- Slammerkin by Emma Donoghue
It’s unlikely I’ll read more than two before the month given some other commitments.On of those is likely to be Ancient Light by John Banville which I bought as a signed copy after hearing him speak at the Hay Book Festival about three years ago. I loved the lyricism of his Booker Prize winning novel The Sea so I’m hoping Ancient Light will deliver more of the same. The synopsis sounds promising:
… a brilliant, profoundly moving new novel about an actor in the twilight of his life and his career: a meditation on love and loss, and on the inscrutable immediacy of the past in our present lives.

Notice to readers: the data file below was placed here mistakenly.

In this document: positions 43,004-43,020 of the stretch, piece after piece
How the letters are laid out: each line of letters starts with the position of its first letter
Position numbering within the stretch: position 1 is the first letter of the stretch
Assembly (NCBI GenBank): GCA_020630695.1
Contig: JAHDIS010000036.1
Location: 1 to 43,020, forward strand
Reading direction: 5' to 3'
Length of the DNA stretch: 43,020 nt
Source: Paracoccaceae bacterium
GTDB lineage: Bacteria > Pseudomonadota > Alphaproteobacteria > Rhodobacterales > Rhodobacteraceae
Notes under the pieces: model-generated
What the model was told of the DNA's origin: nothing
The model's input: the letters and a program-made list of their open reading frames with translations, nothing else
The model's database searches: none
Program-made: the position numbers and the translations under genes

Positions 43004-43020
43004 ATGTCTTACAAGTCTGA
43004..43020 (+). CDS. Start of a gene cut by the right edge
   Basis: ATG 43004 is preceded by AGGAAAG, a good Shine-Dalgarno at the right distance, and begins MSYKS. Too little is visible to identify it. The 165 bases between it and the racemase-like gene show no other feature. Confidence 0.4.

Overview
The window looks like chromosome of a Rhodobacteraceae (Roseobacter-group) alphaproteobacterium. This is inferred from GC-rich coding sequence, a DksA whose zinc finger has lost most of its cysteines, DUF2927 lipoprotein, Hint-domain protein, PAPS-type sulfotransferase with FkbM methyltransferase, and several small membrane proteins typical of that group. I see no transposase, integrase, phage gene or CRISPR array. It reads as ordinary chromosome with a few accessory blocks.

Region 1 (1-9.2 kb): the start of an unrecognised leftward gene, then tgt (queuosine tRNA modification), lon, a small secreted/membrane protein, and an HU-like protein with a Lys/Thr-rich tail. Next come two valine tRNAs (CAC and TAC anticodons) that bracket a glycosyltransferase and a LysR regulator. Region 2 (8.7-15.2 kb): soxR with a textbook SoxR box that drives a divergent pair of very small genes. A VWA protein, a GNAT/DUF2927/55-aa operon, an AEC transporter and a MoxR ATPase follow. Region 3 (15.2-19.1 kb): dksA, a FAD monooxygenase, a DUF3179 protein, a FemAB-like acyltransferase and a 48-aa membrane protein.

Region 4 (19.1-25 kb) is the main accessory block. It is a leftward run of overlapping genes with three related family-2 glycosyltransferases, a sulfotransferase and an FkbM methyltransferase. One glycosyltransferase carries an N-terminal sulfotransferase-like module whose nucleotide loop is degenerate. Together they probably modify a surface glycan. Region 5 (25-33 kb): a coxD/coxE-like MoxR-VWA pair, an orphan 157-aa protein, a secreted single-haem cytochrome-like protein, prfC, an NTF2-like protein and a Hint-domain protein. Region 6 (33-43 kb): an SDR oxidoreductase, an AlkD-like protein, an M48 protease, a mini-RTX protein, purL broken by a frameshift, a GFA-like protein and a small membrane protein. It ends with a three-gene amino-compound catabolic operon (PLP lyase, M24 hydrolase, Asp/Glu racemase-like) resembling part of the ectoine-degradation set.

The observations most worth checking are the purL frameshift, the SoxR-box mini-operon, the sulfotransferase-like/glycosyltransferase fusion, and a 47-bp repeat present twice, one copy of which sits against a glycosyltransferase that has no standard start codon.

I’m not going to decide in advance on my second choice yet – maybe it’s time to give Molly Keane another try – I’ve read only one by her so far (Devoted Ladies under her pen name of M. J Farrell) – but then I’ve been meaning to get around to The Glorious Heresies by Lisa McInerney ever since it won the Bailey’s prize in 2016. The chairman of the judges described it as “a superbly original, compassionate novel that delivers insights into the very darkest of lives through humour and skilful storytelling.” Skilfull storytelling sounds just the ticket..
Are any of you planning to join Reading Ireland month – if so what are you planning to read? In the meantime, I shall raise my glass of Guinness and wish you “Sláinte” (good health).
The Broke and Brookish this week is looking for suggestions for book club reading.